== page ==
Accepted Paper:

Exhibiting echoes, shreds and shadows  

Author:

Yann Laville (Musée d'ethnographie de Neuchâtel)

Paper short abstract:

This paper presents how the Ethnographic museum of Neuchatel deals with conceptual topics, research and innovative scenography without overlooking its more "classic" collections

Paper long abstract:

Since the 1980s, the Ethnographic museum of Neuchâtel (Switzerland) has grown famous for developing exhibitions on contemporary, transcultural and often conceptual issues.

In all these cases, connections with scholars and researchers from outside of the museum have been particularly important and fruitful. In all these cases, topics have led to question standard museum collections and to develop new acquisition policies aiming at documenting the present time. In all these cases, specific, theatrical displays have been invented in order to serve the content, to make the visit more thrilling and to escape the mere logic of contemplation (windows, hangings).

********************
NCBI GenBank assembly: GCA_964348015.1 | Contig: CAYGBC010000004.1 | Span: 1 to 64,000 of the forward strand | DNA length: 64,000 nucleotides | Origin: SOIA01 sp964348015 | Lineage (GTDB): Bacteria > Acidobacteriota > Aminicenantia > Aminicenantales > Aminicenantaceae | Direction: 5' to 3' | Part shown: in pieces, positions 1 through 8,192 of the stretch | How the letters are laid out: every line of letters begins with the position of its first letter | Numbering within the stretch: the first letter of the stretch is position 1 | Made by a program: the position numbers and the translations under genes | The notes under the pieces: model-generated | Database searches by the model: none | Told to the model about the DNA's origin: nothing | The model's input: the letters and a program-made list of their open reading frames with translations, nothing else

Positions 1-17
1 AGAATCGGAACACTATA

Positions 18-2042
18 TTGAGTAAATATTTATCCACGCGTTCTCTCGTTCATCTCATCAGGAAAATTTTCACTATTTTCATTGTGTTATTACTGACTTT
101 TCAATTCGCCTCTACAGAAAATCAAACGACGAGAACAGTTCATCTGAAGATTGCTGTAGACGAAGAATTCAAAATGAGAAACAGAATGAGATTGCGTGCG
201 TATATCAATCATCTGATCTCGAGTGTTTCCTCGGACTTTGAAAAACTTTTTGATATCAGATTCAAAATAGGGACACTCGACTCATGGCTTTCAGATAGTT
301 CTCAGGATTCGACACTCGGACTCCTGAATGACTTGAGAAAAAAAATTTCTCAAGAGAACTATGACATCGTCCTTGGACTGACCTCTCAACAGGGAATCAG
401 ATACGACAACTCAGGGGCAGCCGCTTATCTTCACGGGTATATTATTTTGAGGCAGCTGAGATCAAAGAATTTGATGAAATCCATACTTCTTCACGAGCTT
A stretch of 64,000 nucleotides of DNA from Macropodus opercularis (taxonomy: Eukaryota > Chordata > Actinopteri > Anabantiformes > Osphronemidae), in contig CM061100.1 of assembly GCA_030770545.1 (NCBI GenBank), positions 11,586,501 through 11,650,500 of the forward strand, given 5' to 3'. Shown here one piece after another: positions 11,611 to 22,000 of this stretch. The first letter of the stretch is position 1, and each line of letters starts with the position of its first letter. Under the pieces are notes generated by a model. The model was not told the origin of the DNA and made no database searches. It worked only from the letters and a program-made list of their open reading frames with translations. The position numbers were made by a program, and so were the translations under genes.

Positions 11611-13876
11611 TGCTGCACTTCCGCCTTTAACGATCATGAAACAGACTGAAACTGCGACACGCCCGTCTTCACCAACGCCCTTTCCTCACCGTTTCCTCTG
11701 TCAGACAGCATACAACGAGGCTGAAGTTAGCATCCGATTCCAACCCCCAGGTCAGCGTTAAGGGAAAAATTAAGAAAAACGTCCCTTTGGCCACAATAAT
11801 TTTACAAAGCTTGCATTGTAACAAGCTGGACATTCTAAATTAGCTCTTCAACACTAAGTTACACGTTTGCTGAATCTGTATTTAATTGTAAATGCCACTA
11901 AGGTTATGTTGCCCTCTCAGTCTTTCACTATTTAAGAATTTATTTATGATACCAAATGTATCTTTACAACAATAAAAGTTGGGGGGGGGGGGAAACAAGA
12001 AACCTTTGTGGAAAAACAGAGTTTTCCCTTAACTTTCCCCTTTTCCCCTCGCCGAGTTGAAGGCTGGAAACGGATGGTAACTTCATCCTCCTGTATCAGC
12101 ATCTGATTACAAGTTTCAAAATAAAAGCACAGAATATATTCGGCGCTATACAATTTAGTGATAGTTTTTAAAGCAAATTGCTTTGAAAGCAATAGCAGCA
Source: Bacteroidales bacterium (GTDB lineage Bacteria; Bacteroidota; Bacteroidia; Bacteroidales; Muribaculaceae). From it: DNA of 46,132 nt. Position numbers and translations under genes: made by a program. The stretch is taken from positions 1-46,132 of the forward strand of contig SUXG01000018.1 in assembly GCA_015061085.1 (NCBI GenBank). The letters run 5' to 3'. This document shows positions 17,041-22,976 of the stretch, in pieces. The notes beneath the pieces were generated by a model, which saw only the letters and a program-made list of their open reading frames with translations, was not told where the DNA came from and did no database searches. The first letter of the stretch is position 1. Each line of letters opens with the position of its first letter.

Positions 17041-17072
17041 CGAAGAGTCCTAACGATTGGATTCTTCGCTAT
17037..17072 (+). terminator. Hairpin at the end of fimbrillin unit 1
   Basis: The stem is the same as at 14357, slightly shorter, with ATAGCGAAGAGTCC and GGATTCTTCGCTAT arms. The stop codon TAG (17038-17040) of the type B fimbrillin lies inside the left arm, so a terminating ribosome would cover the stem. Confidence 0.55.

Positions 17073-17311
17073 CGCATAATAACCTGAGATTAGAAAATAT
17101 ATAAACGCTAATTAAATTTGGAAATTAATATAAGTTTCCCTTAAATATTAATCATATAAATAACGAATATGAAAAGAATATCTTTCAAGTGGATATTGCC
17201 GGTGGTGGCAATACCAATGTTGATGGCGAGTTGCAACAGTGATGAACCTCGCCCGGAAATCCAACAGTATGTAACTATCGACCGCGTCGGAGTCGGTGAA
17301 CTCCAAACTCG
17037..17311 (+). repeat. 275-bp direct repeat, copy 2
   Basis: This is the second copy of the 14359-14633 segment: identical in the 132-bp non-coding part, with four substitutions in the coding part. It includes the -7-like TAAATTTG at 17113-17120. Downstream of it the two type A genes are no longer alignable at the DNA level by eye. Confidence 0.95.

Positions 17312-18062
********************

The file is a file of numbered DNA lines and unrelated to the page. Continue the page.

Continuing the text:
It must however be stressed that the classic, ethnographic part of the collections was never forgotten along the way. It has been constantly reexamined, reinterpreted and mobilized in accordance with the new projects. To a large extent, knowledge about ancient objects has helped to shape, validate, broaden or put in perspective thinking about present issues.

In this paper, I will present some examples of this dialectical process in relationship to recent exhibition projects. I will notably focus on our threefold project on Intangible cultural heritage which tackled the issue though the metaphors of echoes, shreds and shadows.

This trilogy is particularly relevant in this panel as it belonged to national research project.

If time allows me, I will also say a few words on our latest project L'impermanence des choses (the impermanence of all things) which questions the very notion of a "permanent" exhibition and shows how ancient objects may be involved in a constant process of reinterpretation and questioning.

Panel P046
Exhibiting Anthropology beyond Museum Collections